Rebecca Harms: Working in Gülen-linked educational institutions not a crime


Date posted: July 6, 2017

Rebecca Harms, a member of the Greens/EFA group in the European Parliament, said on Thursday that the European Court of Human Rights (ECtHR) should take the necessary action to stop countries from extraditing Gülen followers to Turkey.

Speaking during the general assembly of the European Parliament (EP) on Thursday, Harms said working in institutions such as schools or universities with links to the Gülen movement is not a crime and that, similarly, being critical of the government and being a critical journalist are not crimes.

Urging the EP to reject the Turkish government’s “collective crime, persecution and prosecution against followers of the Gülen movement,” Harms likened the Turkish government’s policies to those of Hitler’s Germany.

“It is important for me as a German member of the European Parliament because my country caused Europe to have this bad experience,” she said.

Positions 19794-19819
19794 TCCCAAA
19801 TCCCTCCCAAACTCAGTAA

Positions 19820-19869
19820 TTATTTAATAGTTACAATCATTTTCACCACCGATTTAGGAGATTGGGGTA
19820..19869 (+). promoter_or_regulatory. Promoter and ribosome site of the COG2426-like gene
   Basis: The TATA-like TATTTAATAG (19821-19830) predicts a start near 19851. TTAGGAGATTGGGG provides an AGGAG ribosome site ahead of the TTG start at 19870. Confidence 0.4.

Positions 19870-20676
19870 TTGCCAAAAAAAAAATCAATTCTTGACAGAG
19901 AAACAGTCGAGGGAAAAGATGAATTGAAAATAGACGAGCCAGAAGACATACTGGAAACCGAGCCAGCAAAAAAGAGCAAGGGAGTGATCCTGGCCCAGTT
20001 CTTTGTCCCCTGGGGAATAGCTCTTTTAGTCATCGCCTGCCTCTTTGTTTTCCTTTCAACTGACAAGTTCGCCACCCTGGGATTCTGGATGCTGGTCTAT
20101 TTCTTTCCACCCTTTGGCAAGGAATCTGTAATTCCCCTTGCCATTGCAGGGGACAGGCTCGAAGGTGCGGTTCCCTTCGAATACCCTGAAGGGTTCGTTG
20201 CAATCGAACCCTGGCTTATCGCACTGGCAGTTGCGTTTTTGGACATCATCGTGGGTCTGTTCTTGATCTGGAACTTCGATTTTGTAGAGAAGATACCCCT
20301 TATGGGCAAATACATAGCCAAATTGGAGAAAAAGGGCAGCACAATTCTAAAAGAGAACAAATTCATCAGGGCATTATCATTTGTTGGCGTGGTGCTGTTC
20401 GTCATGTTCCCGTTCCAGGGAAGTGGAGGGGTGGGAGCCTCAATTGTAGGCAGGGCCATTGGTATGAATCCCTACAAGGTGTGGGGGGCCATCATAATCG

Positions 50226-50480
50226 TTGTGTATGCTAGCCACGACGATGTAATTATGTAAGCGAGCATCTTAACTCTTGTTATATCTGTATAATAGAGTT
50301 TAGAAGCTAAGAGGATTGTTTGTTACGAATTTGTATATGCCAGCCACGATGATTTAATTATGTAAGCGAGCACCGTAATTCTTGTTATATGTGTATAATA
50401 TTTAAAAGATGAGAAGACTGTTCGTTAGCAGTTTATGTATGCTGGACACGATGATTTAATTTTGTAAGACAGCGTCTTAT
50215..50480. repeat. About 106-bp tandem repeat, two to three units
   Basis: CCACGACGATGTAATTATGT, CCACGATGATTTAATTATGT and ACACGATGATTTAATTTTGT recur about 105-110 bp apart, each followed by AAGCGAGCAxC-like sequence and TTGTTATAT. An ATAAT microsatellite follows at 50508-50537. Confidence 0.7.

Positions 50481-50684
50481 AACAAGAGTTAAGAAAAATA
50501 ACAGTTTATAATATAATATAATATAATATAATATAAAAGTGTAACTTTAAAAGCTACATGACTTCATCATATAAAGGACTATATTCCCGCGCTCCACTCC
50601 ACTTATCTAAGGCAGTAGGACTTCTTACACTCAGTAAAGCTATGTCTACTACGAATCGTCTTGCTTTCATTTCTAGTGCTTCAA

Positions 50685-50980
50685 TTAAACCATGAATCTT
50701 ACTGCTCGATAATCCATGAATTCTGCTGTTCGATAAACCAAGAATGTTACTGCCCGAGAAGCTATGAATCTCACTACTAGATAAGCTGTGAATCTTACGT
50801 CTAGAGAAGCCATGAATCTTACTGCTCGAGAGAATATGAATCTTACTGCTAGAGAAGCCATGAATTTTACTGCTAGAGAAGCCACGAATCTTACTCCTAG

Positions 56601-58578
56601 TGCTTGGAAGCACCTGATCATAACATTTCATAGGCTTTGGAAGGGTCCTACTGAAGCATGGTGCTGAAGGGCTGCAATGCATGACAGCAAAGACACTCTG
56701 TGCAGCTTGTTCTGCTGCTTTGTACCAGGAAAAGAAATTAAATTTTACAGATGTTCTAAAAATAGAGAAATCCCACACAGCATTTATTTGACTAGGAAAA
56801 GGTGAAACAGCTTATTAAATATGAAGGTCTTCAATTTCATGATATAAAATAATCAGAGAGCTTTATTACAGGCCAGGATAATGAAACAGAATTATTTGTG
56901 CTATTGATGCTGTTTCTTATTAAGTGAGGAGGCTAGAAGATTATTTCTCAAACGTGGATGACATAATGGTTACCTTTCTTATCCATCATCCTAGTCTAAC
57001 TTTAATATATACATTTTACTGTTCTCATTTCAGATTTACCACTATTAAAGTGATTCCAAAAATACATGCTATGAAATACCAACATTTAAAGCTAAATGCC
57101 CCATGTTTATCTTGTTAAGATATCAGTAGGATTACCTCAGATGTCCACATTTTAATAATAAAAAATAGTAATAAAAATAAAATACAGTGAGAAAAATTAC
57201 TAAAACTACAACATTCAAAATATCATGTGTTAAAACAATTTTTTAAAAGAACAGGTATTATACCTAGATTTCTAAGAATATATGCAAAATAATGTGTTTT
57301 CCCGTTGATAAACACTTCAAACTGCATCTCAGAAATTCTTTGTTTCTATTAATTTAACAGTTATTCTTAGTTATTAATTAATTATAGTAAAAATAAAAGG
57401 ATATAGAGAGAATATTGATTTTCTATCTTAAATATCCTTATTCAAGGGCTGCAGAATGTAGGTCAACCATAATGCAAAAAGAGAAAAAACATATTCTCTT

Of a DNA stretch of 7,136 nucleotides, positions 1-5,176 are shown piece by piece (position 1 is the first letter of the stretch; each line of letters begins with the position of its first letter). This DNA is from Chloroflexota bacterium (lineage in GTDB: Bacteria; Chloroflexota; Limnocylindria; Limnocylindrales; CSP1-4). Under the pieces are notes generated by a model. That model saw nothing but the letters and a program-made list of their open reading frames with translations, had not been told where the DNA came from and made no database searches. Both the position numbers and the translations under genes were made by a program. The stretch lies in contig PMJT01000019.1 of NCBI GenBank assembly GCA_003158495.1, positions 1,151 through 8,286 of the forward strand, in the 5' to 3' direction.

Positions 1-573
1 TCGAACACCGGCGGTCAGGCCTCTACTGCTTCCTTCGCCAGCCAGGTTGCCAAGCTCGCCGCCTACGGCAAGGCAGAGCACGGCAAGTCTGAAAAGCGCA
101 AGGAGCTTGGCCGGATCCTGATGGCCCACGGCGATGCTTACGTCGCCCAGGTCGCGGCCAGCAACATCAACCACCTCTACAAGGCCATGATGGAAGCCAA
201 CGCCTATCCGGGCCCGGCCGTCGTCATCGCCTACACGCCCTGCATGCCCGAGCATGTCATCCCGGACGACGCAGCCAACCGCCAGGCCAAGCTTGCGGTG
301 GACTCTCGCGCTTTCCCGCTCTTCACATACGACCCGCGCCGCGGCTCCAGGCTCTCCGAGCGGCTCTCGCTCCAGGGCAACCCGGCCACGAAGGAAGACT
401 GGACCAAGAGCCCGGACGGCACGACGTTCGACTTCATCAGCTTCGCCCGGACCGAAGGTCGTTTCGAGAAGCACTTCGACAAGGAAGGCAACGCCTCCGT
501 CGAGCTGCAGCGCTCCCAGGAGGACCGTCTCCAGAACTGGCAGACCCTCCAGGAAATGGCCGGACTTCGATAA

On Thursday, the EP adopted by a large majority of the vote a resolution calling for the freezing of European Union membership negotiations with Turkey if Ankara implements a constitutional overhaul, backed by a referendum in April.

Turkey survived a failed coup on July 15, 2016 in which 249 people died.

Turkey’s ruling Justice and Development Party (AKP) government and President Recep Tayyip Erdoğan immediately put the blame on the Gülen movement and speeded up a witch-hunt against sympathizers of the movement, which was also accused by the government of launching a graft probe at the end of 2013 that implicated figures from the AKP and people close to Erdoğan.

Despite Turkish Islamic scholar Fethullah Gülen, whose views inspired the Gülen movement, and the movement having denied the accusations, Erdoğan and the government launched a widespread purge aimed at cleansing sympathizers of the movement from within state institutions, dehumanizing its popular figures and putting them in custody.

Over 138,000 people have been dismissed from their jobs, more than 106,000 were detained and nearly 53,000 jailed over alleged links to the movement.

Source: Turkish Minute , July 7, 2017


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